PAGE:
In late 2019, the King County Superior Court issued a decision in Norlander v. Caldwell, Case No. 18-2-05702-7 SEA, which serves as a cautionary tale for plaintiffs seeking to recover remedial action costs under Washington’s Model Toxics Control Act (MTCA).

Billie Swift and Dustin Norlander (Swift/Norlander) purchased a home from the Caldwells in the fall of 2014 for $800,000. Soon after, they found evidence of oil seeping into their basement and had soil tests done that confirmed the presence of heating oil in concentrations exceeding MTCA cleanup levels. Swift/Norlander then demolished the preexisting residence, excavated the petroleum-contaminated soil, and built a new home, spending between $2.5 and $3 million on the entire project. Like many property owners who incur additional costs as a result of contamination left by previous owners, they sued the Caldwells to recover their remedial action costs under MTCA.

Even though Swift/Norlander proved at trial that hazardous substances had been released into the environment when the Caldwells’ owned the property—which establishes their potential liability under RCW 70.105D.040(1)(b)—the court nevertheless exercised its equitable discretion to deny Swift/Norlander’s prayer for cost recovery. This case provides several lessons for would-be MTCA plaintiffs to consider before filing suit.

Lesson 1: Don’t Overreach

Many, if not most, MTCA cleanups are performed voluntarily in conjunction with redevelopment. Under MTCA, only the additional costs of the development attributable to contamination, known as “incremental costs,” are recoverable. But Swift/Norlander’s claim included costs they would have incurred anyway in the course of building their new home, such as the entire cost of removing the old foundation and excavating for the new one. Although it is perhaps unfair to judge them too harshly in hindsight, Swift/Norlander might have made a more persuasive case if they had put more care into segregating their development costs from their remedial action costs.

Lesson 2: Don’t Make the Problem Worse

One factor that made the court particularly disinclined to rule in Swift/Norlander’s favor was the fact that they knew of the leaking underground storage tank (UST) by February of 2015, but instead of immediately removing the source of contamination, they had the tank refilled with heating oil and did not pump it out until October. The court concluded “that oil had continued to leak out of the nearly-full UST after February 2015” and that Swift/Norlander’s knowing contribution to the contamination weighed against their claim for cost recovery.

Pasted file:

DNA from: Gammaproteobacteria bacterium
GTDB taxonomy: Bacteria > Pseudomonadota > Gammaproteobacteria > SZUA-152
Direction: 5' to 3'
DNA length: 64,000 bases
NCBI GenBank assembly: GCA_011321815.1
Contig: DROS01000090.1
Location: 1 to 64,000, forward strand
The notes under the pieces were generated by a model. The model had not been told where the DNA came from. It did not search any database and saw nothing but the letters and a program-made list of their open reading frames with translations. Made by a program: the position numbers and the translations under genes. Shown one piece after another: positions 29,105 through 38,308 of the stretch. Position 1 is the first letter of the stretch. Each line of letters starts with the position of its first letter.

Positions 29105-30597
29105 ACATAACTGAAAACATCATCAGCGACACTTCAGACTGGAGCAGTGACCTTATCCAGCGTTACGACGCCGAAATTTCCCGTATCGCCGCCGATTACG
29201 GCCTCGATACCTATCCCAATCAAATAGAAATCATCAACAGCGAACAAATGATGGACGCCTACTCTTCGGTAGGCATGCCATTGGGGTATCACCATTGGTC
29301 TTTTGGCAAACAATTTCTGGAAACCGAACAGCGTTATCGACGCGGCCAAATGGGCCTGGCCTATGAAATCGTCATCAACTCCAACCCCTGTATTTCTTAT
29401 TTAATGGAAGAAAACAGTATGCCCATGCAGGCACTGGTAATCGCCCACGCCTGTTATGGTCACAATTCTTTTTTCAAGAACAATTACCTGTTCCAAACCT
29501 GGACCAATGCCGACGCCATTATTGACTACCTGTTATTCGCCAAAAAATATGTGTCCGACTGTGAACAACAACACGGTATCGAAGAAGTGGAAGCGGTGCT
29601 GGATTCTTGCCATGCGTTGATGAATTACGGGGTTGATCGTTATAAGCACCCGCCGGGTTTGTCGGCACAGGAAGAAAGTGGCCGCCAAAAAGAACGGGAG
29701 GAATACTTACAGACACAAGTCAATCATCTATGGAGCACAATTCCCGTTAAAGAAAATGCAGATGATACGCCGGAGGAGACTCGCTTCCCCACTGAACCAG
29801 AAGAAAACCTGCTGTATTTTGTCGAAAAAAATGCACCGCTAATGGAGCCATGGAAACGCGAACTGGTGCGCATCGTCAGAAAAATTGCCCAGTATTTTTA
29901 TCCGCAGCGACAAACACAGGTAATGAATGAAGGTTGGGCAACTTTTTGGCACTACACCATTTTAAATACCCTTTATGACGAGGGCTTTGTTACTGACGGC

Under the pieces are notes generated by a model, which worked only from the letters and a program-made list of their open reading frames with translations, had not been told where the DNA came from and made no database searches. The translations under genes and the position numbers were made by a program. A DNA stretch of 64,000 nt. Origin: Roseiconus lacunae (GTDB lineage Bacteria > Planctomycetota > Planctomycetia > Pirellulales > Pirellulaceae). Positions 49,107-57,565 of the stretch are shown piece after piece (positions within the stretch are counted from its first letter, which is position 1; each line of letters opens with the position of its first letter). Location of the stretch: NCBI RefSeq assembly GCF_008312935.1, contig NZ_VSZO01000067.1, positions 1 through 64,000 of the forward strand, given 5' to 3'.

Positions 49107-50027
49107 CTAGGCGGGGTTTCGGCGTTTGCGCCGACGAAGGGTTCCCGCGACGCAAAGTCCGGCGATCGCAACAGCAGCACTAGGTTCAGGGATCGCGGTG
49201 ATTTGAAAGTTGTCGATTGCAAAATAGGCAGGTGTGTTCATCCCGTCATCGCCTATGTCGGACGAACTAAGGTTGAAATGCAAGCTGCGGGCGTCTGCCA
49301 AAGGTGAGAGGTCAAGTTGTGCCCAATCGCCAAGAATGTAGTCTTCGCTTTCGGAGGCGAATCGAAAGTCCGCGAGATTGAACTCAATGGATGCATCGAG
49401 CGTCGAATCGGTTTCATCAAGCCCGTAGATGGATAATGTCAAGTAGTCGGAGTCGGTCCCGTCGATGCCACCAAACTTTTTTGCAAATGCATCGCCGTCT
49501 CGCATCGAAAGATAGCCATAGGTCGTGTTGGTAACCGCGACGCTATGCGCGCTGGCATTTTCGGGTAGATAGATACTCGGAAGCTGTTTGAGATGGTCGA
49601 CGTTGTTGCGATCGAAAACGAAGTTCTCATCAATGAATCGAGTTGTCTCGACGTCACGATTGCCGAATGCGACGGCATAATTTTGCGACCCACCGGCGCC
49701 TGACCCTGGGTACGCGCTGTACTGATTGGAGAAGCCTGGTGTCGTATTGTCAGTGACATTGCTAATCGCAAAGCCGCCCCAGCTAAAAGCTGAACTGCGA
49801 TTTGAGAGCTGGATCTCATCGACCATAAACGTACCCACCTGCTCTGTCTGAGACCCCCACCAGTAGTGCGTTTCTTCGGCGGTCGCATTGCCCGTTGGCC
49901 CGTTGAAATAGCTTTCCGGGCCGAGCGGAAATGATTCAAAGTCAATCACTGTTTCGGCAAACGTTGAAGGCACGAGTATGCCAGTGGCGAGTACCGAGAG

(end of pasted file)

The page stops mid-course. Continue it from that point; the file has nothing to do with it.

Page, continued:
Lesson 3: Cost Recovery Should Not Be an Afterthought

Several of the faults the court found with Swift/Norlander’s claims were the result of their not performing and documenting the cleanup with an eye toward cost recovery. For example, the court was not convinced that Swift/Norlander’s feasibility study had adequately considered less costly cleanup alternatives, Swift/Norlander also did not attempt to notify the Caldwells before performing the remedial work. Although these omissions are not a barrier to receiving regulatory closure on a contaminated property and Washington case law says that they are not an absolute bar to cost recovery—see Taliesen Corporation v. Razore Land Company, 135 Wn. App. 106 (2006)—the Norlander decision demonstrates that courts may be reluctant to reward plaintiffs who fail to adequately follow MTCA’s procedure while conducting environmental cleanup.

Lesson 4: Consider the Human Element

Under RCW 70.105D.080, trial courts have extremely broad discretion to allocate responsibility for remedial action costs on whatever “equitable factors as the court determines are appropriate.” This means that plaintiffs have to look beyond the legal elements of their claim to the human dimension of the story they want to tell the court. In this case, one can imagine that a plaintiff with the resources to spend $3 million to build their dream home may have been fighting an uphill battle in attempting to recover several hundred thousand dollars from a retired couple who had sold their home for $800,000. Judges are not blind to the relative positions of the parties before them and may be reluctant to saddle less well-resourced parties with cleanup costs and attorney’s fees, even if the law would allow them to do so.

Lesson 5: Trial is a Gamble

Although the Caldwells came out of trial with an impressive result, they did so at considerable risk. As mentioned above, the court found all of the elements necessary to hold them liable for a portion of Swift/Norlander’s remedial action costs and attorney’s fees. On the other side of the table, Swift/Norlander had reason before trial to be confident in their legal case, but instead came out with no recovery and a likelihood of having to pay the Caldwells’ legal bill. If nothing else, this case is a reminder that litigation is inherently unpredictable and that settlement should be a top priority.

Final Word

Norlander underscores the importance of planning for cost recovery from the outset of any environmental remediation. Many, if not all, of the factors that led the court to deny Swift/Norlander’s cost recovery claims could have been addressed, or at least mitigated, by engaging knowledgeable counsel before and during the remediation process to ensure that the cleanup was performed and documented so as to maximize the chances of successful cost recovery.

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